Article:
Implementation And Sustainability of Behavioral Health Integration
- Behavioral Health
Mental health is at the forefront of discussion in the nation for myriad reasons. Nearly 20 percent of the U.S. population suffers from a mental illness, with 11.2 million adults enduring severe mental illness. These disorders can have grave consequences if left untreated. Yet, behavioral health services are difficult to access. Recent data shows that most Americans who required treatment for behavioral health conditions did not receive necessary services, according to the inaugural State of the Nation's Mental Health report released last year by Anthem, the largest for-profit managed health care company in the Blue Cross Blue Shield Association.
Usually, the first contact for patients seeking mental health care is through a primary care provider. As a result, behavioral health integration (BHI) has emerged nationally as an opportunity to deliver essential behavioral health services. BHI refers to various primary and mental health care models that connect patients to care by bridging the gap between physical and mental health care. BHI is linked to improvements in depressive symptoms, quality of life, patient experience, physical health, and reduced costs, as well as reductions in racial and ethnic disparities.
Despite the potential of BHI to improve outcomes, its implementation has faced significant operational and financial impediments. Presently, Medicaid is the single largest payer for all behavioral health services. Integrative work has yet to be reimbursed across the board: non-clinical costs of integration can be numerous, consisting of documentation review, collaboration, and care coordination, but are often ignored. Additionally, reimbursement among public payers continues to be hindered based on limitations on billable providers. Furthermore, rarely do clinics receive funding for the integration work. Only direct patient contact is considered reimbursable, limiting BHI sustainability.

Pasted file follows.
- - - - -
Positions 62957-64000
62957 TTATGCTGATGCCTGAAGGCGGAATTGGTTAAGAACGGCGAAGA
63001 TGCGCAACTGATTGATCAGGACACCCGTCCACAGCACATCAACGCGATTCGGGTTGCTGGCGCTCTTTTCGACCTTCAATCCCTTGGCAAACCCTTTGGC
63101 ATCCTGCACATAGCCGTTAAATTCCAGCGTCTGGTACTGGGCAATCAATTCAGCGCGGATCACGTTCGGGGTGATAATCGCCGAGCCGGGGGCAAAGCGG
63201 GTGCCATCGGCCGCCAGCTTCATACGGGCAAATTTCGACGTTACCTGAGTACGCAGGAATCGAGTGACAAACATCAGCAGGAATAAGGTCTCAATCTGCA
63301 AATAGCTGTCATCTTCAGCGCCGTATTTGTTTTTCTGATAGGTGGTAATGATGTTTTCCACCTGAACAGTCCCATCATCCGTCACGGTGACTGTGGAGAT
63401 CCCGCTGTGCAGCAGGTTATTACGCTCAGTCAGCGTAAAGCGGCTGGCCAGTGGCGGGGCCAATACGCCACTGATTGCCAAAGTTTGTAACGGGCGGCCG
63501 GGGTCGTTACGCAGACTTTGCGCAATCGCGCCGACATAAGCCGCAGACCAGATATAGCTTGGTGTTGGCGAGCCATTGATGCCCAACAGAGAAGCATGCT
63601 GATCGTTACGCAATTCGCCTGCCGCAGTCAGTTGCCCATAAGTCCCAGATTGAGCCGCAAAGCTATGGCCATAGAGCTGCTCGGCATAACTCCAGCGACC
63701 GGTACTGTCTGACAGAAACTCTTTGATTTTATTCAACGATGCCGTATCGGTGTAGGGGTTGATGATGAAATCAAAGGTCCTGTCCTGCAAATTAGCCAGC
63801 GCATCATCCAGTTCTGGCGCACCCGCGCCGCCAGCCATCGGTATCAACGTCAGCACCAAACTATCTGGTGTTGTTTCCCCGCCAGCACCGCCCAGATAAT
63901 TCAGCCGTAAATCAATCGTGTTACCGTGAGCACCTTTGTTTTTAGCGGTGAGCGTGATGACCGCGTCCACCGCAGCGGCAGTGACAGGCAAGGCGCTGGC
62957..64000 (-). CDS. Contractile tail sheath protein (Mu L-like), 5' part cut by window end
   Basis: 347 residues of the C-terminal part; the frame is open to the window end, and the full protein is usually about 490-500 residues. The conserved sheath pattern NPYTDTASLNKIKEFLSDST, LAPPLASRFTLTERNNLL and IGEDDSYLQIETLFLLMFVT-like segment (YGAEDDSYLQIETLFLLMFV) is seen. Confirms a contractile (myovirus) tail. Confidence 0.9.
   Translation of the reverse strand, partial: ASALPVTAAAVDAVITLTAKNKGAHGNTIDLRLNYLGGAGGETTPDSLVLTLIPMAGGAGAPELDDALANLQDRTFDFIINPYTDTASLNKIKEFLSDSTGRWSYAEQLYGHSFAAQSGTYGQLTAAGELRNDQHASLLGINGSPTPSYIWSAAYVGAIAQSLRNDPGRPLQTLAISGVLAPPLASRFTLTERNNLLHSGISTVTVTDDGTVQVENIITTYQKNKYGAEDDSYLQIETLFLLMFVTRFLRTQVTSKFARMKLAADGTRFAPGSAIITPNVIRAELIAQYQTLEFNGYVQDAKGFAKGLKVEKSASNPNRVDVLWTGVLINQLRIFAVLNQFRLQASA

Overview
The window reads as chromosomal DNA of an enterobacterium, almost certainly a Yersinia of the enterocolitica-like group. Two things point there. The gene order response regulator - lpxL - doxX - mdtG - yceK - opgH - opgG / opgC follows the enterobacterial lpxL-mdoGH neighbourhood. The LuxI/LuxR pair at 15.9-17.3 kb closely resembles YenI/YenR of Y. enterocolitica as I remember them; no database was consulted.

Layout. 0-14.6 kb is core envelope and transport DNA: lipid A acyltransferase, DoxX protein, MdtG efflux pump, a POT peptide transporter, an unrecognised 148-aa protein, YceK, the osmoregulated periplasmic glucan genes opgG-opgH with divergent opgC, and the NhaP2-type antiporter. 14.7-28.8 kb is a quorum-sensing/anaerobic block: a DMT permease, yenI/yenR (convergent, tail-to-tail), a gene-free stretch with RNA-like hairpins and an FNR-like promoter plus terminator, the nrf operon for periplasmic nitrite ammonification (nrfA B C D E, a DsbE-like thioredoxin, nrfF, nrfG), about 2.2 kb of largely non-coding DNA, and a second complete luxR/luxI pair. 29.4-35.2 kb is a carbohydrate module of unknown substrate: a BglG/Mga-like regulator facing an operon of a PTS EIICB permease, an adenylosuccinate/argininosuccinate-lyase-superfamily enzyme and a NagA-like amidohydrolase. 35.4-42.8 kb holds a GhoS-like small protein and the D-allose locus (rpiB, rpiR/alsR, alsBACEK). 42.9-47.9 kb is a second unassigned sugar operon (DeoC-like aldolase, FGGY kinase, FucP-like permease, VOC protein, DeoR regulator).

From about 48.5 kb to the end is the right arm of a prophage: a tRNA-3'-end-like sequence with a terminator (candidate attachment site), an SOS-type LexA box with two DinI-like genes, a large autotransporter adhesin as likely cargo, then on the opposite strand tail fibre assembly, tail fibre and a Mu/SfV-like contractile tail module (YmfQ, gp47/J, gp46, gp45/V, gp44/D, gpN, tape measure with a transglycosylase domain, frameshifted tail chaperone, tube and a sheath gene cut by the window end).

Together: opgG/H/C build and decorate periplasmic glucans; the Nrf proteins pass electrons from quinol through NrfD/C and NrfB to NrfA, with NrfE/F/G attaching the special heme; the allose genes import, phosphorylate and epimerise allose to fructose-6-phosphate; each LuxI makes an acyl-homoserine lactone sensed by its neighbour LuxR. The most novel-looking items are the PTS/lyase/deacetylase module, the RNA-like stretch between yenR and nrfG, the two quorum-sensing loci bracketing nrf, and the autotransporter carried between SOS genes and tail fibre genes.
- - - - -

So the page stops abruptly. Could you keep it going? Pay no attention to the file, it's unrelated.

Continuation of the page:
While access to mental health care continues to be burdensome, and there is a critical need for behavioral health providers explicitly trained in integrated care, significant obstacles still exist in the financial recognition of many providers. Unfortunately, there are discrepancies between state Medicaid and federal Medicare reimbursement of these providers, hindering access further by decreasing the quantity of those serving in BHI settings.
There are various financial policy options to address barriers and promote the sustainability of BHI. Primary care models that aim to integrate behavioral health should consider alternative payment structures. Presently, multiple states—including Colorado, Minnesota, and Rhode Island—use regional Medicaid accountable care organizations and provide capitated and population-based payments for behavioral health care. These efforts demonstrated the positive effects of payment reform on access to behavioral health care, as seen by an increase in appropriate behavioral health use. Medicaid reimbursement augmentation through non-traditional payment structures, such as modified fee-for-service, bundled, or global/capitation, could promote BHI sustainability.
Notably, H.R. 3032 and S. 1879, titled the Mental Health Access Improvement Act of 2017, were introduced to amend title XVIII of the Social Security Act. Medicare created these to cover marriage and family therapists and mental health counselors as behavioral health providers. However, they did not progress far. H.R. 432 and S. 828 were introduced within the past several months as the Mental Health Access Improvement Act of 2021. Advocating for such legislation could indirectly promote BHI and promote its implementation.
It is increasingly vital that in the face of a growing mental health care crisis, mental health care workers can provide necessary services with as few impediments as possible. To meet patient demands, mitigating barriers and streamlining services are critical. Regardless of the chosen policy options, BHI must be recognized as an essential service with a multidisciplinary focus.